Going by this context a man can marry as many women as he wishes as long as they are virgins and he cannot set any one of them aside.

    If you think deeply about this you realise that even the church ceremony uniting a woman that is a non virgin to a man is an act of adultery going by Jesus’ teaching.

    Think about this before replying. If you as a lady or a man realise that you would be married by virtue of consummating a relationship with a man as a virgin, I’m sure more girls would wait till their “wedding ceremony night” and most guys would wait also because the sin is not in the act of a man consumating a relationship with a virgin. The sin, “adultery” comes when you set her aside for no just cause. Even the 10 commandments talked of adultery not fornication as there is nothing like fornication even if the parties involved are single.

    Food for thought!!!!!!!!!!!

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  23. The message is so very well delivered Michael. I wish to liken you to Evangelist Reinhard Bonnke (founder of Christ for all nations outreach) who will deliver a sermon without mentioning denominations but concentrate on the word, thus, some form of self evaluation required after listening. My orthodox church besides constantly preaching God’s word also connect with the needy very well. Tithing is not emphasised but I pay (though not very consistent) through a collection box kept in the Chapel. I do this cheerfully desiring that such money should be judiciously used to propagate God’s purpose on earth.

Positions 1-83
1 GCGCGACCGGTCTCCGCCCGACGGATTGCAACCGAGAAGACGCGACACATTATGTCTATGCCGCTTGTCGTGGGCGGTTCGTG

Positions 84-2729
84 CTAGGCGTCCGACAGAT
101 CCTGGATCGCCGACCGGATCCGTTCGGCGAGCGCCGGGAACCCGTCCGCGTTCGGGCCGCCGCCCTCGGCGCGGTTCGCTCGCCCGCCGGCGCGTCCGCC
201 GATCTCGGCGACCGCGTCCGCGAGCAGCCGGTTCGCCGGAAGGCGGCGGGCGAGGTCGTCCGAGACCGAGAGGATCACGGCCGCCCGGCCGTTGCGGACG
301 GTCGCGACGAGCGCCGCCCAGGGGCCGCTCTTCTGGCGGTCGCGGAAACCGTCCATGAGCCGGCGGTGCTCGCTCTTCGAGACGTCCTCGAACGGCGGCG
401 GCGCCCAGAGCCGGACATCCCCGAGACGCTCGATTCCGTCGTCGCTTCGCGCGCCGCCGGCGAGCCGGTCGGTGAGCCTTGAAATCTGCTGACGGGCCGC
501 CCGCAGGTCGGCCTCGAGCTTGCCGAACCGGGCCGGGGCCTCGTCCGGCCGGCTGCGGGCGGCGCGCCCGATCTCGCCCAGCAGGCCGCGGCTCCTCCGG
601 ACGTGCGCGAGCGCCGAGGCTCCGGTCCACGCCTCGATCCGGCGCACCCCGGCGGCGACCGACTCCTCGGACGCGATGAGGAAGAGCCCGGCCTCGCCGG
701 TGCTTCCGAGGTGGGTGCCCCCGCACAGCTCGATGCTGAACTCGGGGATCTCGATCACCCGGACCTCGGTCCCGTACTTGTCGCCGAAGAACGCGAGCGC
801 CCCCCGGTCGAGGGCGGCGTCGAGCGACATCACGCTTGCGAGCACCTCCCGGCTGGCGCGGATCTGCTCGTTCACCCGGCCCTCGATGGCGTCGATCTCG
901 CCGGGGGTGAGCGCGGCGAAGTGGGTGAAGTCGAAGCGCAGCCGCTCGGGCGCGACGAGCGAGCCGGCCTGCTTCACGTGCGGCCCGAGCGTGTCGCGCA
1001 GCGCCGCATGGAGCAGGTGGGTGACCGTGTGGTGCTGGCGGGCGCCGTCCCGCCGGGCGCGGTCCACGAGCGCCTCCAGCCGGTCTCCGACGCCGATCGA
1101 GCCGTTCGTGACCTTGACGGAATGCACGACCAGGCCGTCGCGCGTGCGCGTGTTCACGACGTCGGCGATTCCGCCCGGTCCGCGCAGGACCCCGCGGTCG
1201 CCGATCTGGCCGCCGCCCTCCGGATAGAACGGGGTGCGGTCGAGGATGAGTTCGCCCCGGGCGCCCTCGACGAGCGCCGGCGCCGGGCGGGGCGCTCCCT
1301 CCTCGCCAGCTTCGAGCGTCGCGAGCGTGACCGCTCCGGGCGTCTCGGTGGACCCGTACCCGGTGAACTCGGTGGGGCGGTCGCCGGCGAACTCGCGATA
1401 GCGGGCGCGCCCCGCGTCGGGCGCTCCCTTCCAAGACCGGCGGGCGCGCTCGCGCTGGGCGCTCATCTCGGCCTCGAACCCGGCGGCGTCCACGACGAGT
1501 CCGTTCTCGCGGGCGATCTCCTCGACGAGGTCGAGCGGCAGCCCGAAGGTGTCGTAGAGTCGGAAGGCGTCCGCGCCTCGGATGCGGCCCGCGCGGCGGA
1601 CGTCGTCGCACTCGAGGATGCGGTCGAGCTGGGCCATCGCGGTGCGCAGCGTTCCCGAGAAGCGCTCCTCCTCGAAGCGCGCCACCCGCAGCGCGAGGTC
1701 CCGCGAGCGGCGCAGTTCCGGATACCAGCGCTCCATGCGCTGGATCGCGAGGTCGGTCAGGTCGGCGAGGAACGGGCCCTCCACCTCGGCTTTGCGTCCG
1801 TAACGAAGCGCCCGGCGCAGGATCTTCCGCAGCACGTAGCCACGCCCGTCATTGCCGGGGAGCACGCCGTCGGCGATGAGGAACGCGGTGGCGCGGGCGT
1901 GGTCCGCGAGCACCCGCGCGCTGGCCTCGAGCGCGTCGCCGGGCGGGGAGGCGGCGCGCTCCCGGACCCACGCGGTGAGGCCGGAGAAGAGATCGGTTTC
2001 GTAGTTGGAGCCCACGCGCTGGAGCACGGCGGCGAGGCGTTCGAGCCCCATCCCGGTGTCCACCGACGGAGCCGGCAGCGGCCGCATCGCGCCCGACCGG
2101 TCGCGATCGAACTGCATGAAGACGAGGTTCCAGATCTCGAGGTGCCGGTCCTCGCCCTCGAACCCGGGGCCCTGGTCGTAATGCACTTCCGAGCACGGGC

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  24. Hi Mochael. Your response to the Pastor was very good. In as much as I do not agree with all your comments. I strongly believe that most Pastors use the bible for raising personal funds. This is currently what happens in most Churches (God forgive me). In summary, we need to genuinely prepare for the coming of Jesus Christ.

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  25. Exactly as you have written Michael. At a very young age, the history of tithing was told to me and my siblings. That has been my very reason not to pay tithe, even in midst of intense words from the pulpit. The pastors of this day uses a portion of the scriptures to woo their gullible members. Until Christian understand the three dispensation of God worship, thier plight ignorance of Christian worship endures

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    1. Hi Abigail. You were quite privileged to get that teaching early on; most people only hear their pastor using selected verses to solicit funds. If someone decides that they want to give 10, 20 or even 50 percent of their income to their church, they should be free to do so. However, they shouldn’t be told that God requires them to do so.